2 days ago
  • Govt must make most of Jetstar competition
    Government agencies should pledge to always buy “the best fare of the day” to maximise competition between Jetstar and Air New Zealand and ensure savings for taxpayers while boosting services to regional New Zealand, Labour’s Transport Spokesperson Phil Twyford says.… ...
    2 days ago
  • Time for inquiry into petrol margins
    It’s time for an inquiry into petrol companies as margins are once again at the high levels that prompted concerns late last year, says Labour's Energy Spokesperson Stuart Nash. "Over the December January holiday period, petrol importer margins jumped to… ...
    5 days ago
  • More talk as Auckland congestion worsens
    The main impact of the Government’s agreement with Auckland Council today will be simply to delay still further decisions needed to relieve the city’s traffic congestion, says Labour’s Auckland Issues Spokesperson, Phil Goff. “Government has been aware for more than… ...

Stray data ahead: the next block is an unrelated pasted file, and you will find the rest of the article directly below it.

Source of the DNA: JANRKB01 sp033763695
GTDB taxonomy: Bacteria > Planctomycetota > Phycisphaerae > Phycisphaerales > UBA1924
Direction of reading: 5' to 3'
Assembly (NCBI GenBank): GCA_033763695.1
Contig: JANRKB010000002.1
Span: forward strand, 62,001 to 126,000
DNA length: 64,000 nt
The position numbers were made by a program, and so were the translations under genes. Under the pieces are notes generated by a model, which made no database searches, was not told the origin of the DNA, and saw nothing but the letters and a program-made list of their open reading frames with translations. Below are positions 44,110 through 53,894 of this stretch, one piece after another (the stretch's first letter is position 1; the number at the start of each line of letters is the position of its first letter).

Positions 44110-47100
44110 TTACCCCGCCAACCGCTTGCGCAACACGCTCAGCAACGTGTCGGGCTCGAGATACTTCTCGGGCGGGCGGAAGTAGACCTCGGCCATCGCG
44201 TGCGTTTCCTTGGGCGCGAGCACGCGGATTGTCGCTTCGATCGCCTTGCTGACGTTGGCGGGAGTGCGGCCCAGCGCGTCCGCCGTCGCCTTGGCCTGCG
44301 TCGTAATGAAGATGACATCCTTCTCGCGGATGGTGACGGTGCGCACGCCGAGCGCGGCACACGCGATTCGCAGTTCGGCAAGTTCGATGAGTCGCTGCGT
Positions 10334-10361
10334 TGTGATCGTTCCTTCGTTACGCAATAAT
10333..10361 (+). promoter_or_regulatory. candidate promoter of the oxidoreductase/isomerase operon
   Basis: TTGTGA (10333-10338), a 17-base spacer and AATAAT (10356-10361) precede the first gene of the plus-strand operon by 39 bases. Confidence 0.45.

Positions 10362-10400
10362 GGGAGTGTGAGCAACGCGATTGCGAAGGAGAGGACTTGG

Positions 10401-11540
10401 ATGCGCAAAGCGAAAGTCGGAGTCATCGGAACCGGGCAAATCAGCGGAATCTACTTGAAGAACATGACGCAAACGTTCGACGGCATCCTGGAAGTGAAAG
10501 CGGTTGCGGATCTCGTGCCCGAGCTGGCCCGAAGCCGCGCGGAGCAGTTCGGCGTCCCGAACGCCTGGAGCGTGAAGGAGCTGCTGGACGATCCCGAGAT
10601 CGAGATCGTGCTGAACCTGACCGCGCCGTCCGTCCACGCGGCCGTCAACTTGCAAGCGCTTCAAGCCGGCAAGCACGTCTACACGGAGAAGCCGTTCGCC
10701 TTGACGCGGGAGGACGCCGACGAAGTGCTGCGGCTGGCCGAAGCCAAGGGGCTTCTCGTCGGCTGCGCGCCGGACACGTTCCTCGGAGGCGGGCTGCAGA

6 days ago
  • Serco inquiry extended
    A two month delay to the Government investigation into prison fight clubs shows the extent of problems within the Serco circus, says Labour’s Corrections spokesperson Kelvin Davis. “My office received a tsunami of complaints so I’m not surprised the terms… ...
    6 days ago
  • Truck Shops ignore consumer laws
    A damning Commerce Commission report out today highlights the failure of the Government to protect poor and vulnerable families from unscrupulous truck shops, says Labour’s Consumer Affairs Spokesperson David Shearer. “The report found that 31 out of 32 firms it… ...